Assessment of the Musculoskeletal Load of the Trapezius and Deltoid Muscles during Hand Activity

deltoid muscle

Stabilization of Hand Required for High Precision Tasks

During fundamental research and field research we noted the significance of a relaxed hand and forearm to operate a computer mouse. Gripping and pinching as well as reaching for the mouse showed to have severe negative effects on the upper extremity.

We require our hands to perform a great number of varying tasks with the mouse which requires high precision. Although Professor Van Zwieten, Department of Anatomy, BioMed, University of Hasselt mentions the possible risk of moving from the wrist in his paper “Hand Positions in scrolling, as related to PC-workers’ dystonia and treatment of dystonia by means of vibrostimulation and external shock waves therapy” (2009) we sometimes have to.

Danuta Roman-Liu, et al.

Higher precision requires stabilization of hand and forearm to minimize stress. It is from this perspective that we are pleased to be able to refer to the paper by Danuta Roman-Liu, et al. Department of Ergonomics, Central Institute for Labour Protection, Warsaw, Poland.

“Assessment of the musculoskeletal load of the trapezius and deltoid muscles during hand activity.” (2001). In this publication the following is mentioned:

First, higher precision of a task in which only the hand is involved, requires accuracy of movements which means more stabilization of the upper extremity and thus higher muscle tension. Furthermore, in view of the difficulty and possibly the complexity of the task a higher muscular tension can be expected.

No Effect on the Deltoid Muscle

Where is the Deltoid muscle?

The resulting muscle loads due to the performed task influences the tension of the trapezius muscle. Contrary to what is generally thought the study proves that there is no effect on the deltoid muscle.

It should be noted that the lower the level of force used, the more precise a difficult task can be executed. As a consequence, when the forearm is not supported, a higher tension of the descending part of the trapezius muscle results. We herewith refer to the paper by Professor Han Ming Chen of National Taiwan University “The effect on forearm and shoulder muscle activity in using different slanted computer mice” (2007) and our team of Erasmus University Medical Centre “Result of the use of a hand supporting computer mouse by patients with neck and shoulder complaints” (2006).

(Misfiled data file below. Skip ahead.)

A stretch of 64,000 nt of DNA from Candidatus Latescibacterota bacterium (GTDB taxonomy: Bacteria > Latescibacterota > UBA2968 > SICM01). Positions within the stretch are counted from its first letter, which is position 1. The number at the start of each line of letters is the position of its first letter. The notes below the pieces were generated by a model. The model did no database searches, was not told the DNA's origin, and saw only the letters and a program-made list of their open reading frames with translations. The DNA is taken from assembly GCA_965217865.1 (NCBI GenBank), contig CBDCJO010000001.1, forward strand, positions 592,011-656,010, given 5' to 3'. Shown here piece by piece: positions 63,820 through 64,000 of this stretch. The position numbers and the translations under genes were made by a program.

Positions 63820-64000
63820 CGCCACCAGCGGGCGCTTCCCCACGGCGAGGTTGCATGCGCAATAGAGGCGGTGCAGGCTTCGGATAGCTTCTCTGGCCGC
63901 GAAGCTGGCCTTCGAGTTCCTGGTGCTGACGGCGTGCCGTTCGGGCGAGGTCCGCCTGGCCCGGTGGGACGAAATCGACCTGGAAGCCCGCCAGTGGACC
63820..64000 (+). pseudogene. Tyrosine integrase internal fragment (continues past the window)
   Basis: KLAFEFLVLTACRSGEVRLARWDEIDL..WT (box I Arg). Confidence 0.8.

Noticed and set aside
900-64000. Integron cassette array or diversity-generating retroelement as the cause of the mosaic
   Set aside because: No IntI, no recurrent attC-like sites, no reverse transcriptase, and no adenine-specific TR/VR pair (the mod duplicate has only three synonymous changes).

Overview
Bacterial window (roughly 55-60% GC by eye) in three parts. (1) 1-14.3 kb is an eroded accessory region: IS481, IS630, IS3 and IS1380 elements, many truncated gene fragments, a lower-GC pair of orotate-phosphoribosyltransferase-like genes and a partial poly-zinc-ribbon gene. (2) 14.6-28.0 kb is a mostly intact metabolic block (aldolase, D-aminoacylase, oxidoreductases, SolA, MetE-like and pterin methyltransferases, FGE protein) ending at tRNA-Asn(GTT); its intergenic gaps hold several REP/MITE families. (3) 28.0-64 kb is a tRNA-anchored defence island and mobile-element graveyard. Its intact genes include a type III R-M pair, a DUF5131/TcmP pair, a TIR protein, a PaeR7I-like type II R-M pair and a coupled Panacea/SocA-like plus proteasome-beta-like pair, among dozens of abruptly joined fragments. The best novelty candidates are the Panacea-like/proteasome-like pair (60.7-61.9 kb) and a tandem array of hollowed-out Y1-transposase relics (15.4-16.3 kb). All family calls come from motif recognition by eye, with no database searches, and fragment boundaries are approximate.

Support the forearm

So this publication proves the need to support the forearm when working with a computer mouse.

Hand Support when using a computer mouse

 

Ergonomic Mouse – Stop Reaching

OPC Ergonomics distributor HandShoe Mouse

If you use an ergonomic mouse or not, this information will show you that you should stop reaching while using your ergonomic mouse to prevent shoulder pain.

Do your neck and shoulders ever feel stiff, after a days work behind your PC or laptop?

This is mainly caused by the large muscles, which run along the upper part of your back up to the base of your skull, the so called trapezius or trap muscles. You can feel them when stretching one arm forward and touching the area between your neck and shoulder with your other hand.
Then you will clearly feel that reaching for mouse and keyboard forces these muscles to be unnecessarily active.

Various studies show the importance of a relaxed posture which also means not to reach when using your mouse.
Some people believe that providing support at the wrist is sufficient, but you can feel yourself that this doesn’t reduce the strain on the neck -shoulder area.
Electro myogram measurements have proven the positive effect of supporting your arm.

The handshoe mouse provides support for hand and fingers to allow the forearm to relax.
Make sure you also support your forearm on your desktop or arm rest, which prevents reaching.
Now your neck and shoulders will feel relaxed, even after a hard days work!

Ergonomic Mouse Video – Stop Reaching

The short ergonomic mouse video below shows why you should stop reaching when using an ergonomic mouse.